Felix Post was one of the leading psychiatrists in the second half of the 20th century. The son of a scholarly father, a museum curator and historian of art and of costume, he was born in Berlin. Felix's mother was Jewish, and in 1934 he came to England and to Bart's to complete the medical education which he had started in Berlin. His parents survived the war, his mother living on into her nineties.
After medical house jobs at the Hammersmith (where one of his duties was to accompany the psychiatrist A J, later Sir Aubrey, Lewis [Munk's Roll, Vol.VI. p.284] on his visiting rounds) and at Whipps Cross, he took up psychiatry at the then Mill Hill Emergency Hospital (part of the wartime Maudsley). He was briefly interned as an 'enemy alien' on the Isle of Man, and in 1942 he moved to a psychiatric post in Edinburgh (where he acquired his membership of the College). There he was appalled by the 'hopelessness' of most mental illness before ECT. D K Henderson [Munk's Roll, Vol.V. p.188] urged him: 'look at all these old people here - why don't you write 'em up?' and as Felix put it 'that's what I've been doing ever since' ('Then and Now', British Journal of Psychiatry, 1978, 133, 83-86).
In 1947, after Army service, Sir Aubrey Lewis encouraged him to join the staff of the joint Bethlem-Maudsley Hospital, where he set up in Gresham ward at the Bethlem Royal a unique psychiatric unit for people over 60. In addition to his main work with older people, he had general psychiatric duties at the Maudsley. He remained at the joint hospital until he retired in 1978. The Felix Post unit for older people commemorates him there.
Felix was not only a pioneer of a new branch of psychiatry - the psychiatry of old age, or 'psychogeriatrics'- but he was also regarded as possibly the best teacher among the large and talented staff of the joint hospital. Many of his former students, now leaders in old age psychiatry, owe their discovery of that field to him. They wished to sit at the feet of a remarkable clinical teacher, and then found themselves fascinated by his beautiful expositions of psychiatric phenomenology in older people.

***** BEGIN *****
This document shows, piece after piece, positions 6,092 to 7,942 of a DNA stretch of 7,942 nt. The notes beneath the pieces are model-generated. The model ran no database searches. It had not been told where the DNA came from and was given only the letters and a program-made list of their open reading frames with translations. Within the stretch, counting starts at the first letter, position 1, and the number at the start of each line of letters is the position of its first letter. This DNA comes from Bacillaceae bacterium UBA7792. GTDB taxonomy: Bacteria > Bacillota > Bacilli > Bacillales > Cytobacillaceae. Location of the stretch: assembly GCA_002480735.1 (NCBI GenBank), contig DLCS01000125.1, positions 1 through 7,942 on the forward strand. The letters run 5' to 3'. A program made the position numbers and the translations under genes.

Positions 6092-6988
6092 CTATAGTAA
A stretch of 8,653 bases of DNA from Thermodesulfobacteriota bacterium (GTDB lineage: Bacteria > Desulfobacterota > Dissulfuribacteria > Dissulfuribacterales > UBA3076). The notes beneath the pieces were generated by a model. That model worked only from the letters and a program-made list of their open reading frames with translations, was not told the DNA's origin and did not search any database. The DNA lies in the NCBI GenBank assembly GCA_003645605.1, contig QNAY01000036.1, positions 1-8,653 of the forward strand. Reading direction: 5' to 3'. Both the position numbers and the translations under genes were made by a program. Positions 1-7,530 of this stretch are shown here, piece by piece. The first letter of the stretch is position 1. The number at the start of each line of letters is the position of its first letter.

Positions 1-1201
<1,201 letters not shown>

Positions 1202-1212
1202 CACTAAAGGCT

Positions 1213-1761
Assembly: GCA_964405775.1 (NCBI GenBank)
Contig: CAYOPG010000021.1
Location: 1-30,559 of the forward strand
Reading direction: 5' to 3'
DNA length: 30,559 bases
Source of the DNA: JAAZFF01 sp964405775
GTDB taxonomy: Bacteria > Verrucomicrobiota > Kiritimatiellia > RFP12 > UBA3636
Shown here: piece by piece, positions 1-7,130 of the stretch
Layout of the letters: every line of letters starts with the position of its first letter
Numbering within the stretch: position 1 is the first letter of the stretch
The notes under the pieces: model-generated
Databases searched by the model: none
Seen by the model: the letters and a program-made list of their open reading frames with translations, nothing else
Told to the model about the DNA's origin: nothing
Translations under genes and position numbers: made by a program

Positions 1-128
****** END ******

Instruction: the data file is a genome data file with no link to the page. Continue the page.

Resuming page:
He was a lifelong researcher, especially on the affective and the paranoid disorders of later life, and his day to day work was conducted in a spirit of research. In out-patients, he would see the old patients, leaving his trainees to see the new ones before discussing them. That is how he produced his follow up studies, which were tours de force of personal, unfunded, scholarship, and which led to many papers and chapters and to his now famous monographs - The significance of affective symptoms in old age (London, Oxford University Press, 1962) and Persistent persecutory states of the elderly (Oxford/New York, Pergamon Press,1966). In 1965 he published a model single-author textbook, The clinical psychiatry of late life (Oxford, Pergamon Press), long a standard text until it was supplanted by a new generation of multi-author volumes.
Felix was the natural choice as first chairman of the psychogeriatricians in the Royal College of Psychiatrists (this group later became that college's faculty of psychiatry of old age). He tackled this role with enthusiasm, even though the interests of his younger colleagues in those days were mainly in developing district services, rather than in clinical research.
He was a foundation fellow of the Royal College of Psychiatrists, and was later made an honorary fellow. He was president of the section of psychiatry at the Royal Society of Medicine from 1969 to 1970. The British Geriatrics Society gave him its 50th anniversary medal 'in recognition of outstanding services to geriatric medicine'. The International Psychogeriatric Association honoured him with a special award in 1995. But Felix's name appeared in no national honours list, despite efforts of friends (which he would have deprecated) to obtain such recognition for him. Many of his pupils - without too great exaggeration one might even say most - became professors. It is ironic that he, one of nature's professors, was never accorded that title.
A memorable mixture of continental intellectual and English gentleman, Felix inspired affection as well as respect. He could seem formidable, though in his later years he mellowed greatly. But he was humble and kind. His famous sense of humour, while occasionally acerbic, was mostly directed at himself.
He married twice, his first wife Cecily having died in 1961. His second wife Kathleen, who with the son and daughter of his first marriage survived him, was his devoted companion for the second half of his life, sustaining him through cardiac by-pass and eye surgery, and sharing their joint pleasure in foreign travel. His retirement hobby was the study of creativity and mental disorder, and over many years he compiled some six hundred psychiatric vignettes of writers, artists and musicians, some of which were published, but most of which he brought together as a book, which it is hoped will be published posthumously.
He inspired a generation of pupils in many countries who, stimulated by his clinical teaching and research, built special services for old people. He also lived to see the impact of neuroscience on psychogeriatrics, a development he cheered on (if one may use those words about this most unflamboyant of men) with enthusiasm.